Title: SA: Mbeki: Youth Day Speech
Chairperson and other Members of the National Youth Commission,
Our youth leadership,
Minister Essop Pahad and other Ministers and Deputy Ministers,
Premier of the Western Cape and MECs,
All public representatives,
The youth of our country,
Comrades and fellow South Africans:
I bring the greetings of our government to everybody gathered here, as well as all our people throughout the country, especially the youth, who are also celebrating this important day in our national calendar.
As we celebrate this Youth Day, we must repeat the message that the nation expects the youth of today to follow in the footsteps of the 1976 youth and become agents of change, this time in the continuing struggle to achieve the goal of a better life for all our people.
We have the common responsibility always to recall the events of 1976 so that the bravery and sacrifices of that generation of young people should serve as an inspiration to the youth of today to work hard to contribute to the solution of the challenges they and our nation confront.
In 1976 the youth of our country correctly identified the challenges and tasks they had to confront. Today, 32 years later, once again our youth are faced with the obligation to identify the challenges and tasks they confront.
I am convinced that the young people of 2008 are as much young lions as were the youth of 1976, whom Oliver Tambo was inspired to describe as young lions.
The youth of 1976 earned this honoured title, the young lions, because of what they did to contribute to the liberation of the nation from apartheid and white minority rule.
The youth of 2008 must earn this honoured title, the young lions, because of what they do to rid the nation of the legacy of apartheid, and end the scourge of the poverty and underdevelopment which continue to imprison many of our fellow citizens, both young and old.
Whereas the youth of 1976 fought against inferior education as part of the struggle for freedom, today's youth should confront illiteracy and lack of skills as part of the struggle for development.
Whereas the youth of 1976 used stones and barricades against repressive forces, today's youth should use education and skills to fight poverty and unemployment. Whereas the youth of 1976 used their energies to mobilise and campaign against apartheid, the youth of 2008 should use their talents to mobilise and campaign against crime and against drugs.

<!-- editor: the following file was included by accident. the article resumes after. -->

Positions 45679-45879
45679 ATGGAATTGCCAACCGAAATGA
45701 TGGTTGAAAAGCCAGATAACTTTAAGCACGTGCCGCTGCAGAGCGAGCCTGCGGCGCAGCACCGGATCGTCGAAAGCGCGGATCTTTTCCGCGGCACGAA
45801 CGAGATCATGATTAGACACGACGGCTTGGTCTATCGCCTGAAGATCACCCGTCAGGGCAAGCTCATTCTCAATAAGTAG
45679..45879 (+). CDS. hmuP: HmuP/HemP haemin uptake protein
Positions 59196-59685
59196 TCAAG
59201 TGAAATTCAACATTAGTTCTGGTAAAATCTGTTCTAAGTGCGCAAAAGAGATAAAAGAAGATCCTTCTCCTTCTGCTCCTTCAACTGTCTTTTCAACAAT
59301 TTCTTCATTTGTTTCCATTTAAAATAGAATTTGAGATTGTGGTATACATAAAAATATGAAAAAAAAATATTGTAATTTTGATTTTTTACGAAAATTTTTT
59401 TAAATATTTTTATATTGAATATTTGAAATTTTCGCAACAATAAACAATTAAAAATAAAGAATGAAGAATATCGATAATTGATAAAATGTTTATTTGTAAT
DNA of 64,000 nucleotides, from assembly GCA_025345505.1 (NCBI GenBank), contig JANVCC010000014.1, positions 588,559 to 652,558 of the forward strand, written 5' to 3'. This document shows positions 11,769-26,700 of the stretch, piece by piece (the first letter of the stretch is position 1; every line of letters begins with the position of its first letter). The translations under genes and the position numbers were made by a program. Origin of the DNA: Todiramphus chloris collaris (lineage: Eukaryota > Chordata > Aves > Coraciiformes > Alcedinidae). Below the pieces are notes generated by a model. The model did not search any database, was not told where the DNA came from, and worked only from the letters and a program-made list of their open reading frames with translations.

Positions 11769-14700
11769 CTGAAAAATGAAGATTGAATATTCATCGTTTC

Whereas the youth of 1976 went into exile to train as soldiers of liberation, the youth of today should go to school, college and university to acquire skills that they would use for their advancement and the development of our country and continent.
As young people today, the young lions, we must join together to say that as young people we must not do crime. We must refuse to join criminal gangs. By respecting the law, we must ensure that we do not end up in jail.
As young people today, the young lions, we must join together to say that as young people we will not do drugs. If we have fallen victim to drug abuse, we must go to the rehabilitation centres to save our lives, because drugs kill!
As young people today, the young lions, we must join together to say that as young people we will not abuse alcohol. As young people today, the young lions, we must join together to say that as young people we must pursue healthy life styles, including safe sex to protect ourselves from sexually transmitted infections and AIDS.
As young people today, the young lions, we must be at the forefront of the struggle to defeat violence against and the rape of women and children.
The good role models among us, the best young lions, must be those who get good results at all our educational institutions.
The good role models among us, the best young lions, must be those who work with the community, who help the poor, who volunteer to help improve their neighbourhoods, who give due respect to other members of the community, including the elderly and people with disabilities, and those who respect the values of ubuntu and good moral conduct.
The young lions of 2008 must be both proudly South African and proudly African.
You as young lions must be ready always to defend the rights of all Africans wherever they are.
One of your immediate and principal responsibilities is to protect our fellow Africans who live in our country from the cowardly attacks by criminals, which we have seen here in Cape Town and other parts of our country in the last few weeks.
You know that thousands of our young people have served and continue to serve as peacekeepers as members of the South African National Defence Force (SANDF), in the Democratic Republic of Congo (DRC), in Burundi, Sudan and African countries that have experienced brutal conflicts.
At the same time we must admit that all of us have been humiliated and shamed by the small number of young people who recently took it upon themselves to lead the criminal attacks against fellow Africans who live among us, and participated in looting their property.
You as today's young lions have a responsibility to educate all our youth to stop all attacks against our foreign guests, choosing, rather, to act as the first defenders of both our communities and our guests.
As we celebrate Youth Day, we salute those among the youth who are playing an important role, in the different sectors of our society, to contribute to the progressive transformation of our country and society.